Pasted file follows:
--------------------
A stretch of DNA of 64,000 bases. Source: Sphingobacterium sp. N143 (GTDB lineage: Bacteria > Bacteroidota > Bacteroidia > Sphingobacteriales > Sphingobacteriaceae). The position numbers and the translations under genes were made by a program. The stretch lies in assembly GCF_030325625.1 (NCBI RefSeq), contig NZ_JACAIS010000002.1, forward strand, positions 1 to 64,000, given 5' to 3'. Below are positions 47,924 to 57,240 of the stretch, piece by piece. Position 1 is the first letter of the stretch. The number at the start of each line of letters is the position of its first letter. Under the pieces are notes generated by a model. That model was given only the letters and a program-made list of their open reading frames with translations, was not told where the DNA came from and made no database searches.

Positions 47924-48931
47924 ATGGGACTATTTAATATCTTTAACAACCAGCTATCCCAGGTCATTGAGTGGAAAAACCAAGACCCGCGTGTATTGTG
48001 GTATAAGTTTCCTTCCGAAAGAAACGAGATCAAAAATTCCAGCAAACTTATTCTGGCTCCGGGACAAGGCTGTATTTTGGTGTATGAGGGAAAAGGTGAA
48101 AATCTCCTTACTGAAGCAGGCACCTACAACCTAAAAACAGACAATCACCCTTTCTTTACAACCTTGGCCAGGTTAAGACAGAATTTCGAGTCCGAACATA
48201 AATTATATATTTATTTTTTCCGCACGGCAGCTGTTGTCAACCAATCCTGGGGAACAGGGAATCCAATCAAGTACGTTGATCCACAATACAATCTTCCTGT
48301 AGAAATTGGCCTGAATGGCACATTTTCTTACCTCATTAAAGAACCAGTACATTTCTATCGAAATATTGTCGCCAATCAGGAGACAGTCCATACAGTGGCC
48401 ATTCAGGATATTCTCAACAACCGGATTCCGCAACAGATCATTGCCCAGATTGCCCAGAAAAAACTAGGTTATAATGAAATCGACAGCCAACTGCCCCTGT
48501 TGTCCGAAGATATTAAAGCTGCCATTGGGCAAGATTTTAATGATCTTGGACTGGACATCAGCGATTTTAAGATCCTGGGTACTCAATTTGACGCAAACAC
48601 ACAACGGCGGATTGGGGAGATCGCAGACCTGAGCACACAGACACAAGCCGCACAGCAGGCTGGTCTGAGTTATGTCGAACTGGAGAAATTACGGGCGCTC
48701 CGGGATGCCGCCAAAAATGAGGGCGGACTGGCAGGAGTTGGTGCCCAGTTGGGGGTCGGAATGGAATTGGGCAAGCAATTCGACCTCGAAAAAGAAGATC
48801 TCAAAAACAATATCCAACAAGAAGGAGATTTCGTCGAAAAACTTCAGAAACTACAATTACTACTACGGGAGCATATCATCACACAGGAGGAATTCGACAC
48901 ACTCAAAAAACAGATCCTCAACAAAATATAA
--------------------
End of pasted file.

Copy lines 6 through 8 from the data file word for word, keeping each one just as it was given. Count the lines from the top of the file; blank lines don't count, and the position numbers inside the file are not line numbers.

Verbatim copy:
48201 AATTATATATTTATTTTTTCCGCACGGCAGCTGTTGTCAACCAATCCTGGGGAACAGGGAATCCAATCAAGTACGTTGATCCACAATACAATCTTCCTGT
48301 AGAAATTGGCCTGAATGGCACATTTTCTTACCTCATTAAAGAACCAGTACATTTCTATCGAAATATTGTCGCCAATCAGGAGACAGTCCATACAGTGGCC
48401 ATTCAGGATATTCTCAACAACCGGATTCCGCAACAGATCATTGCCCAGATTGCCCAGAAAAAACTAGGTTATAATGAAATCGACAGCCAACTGCCCCTGT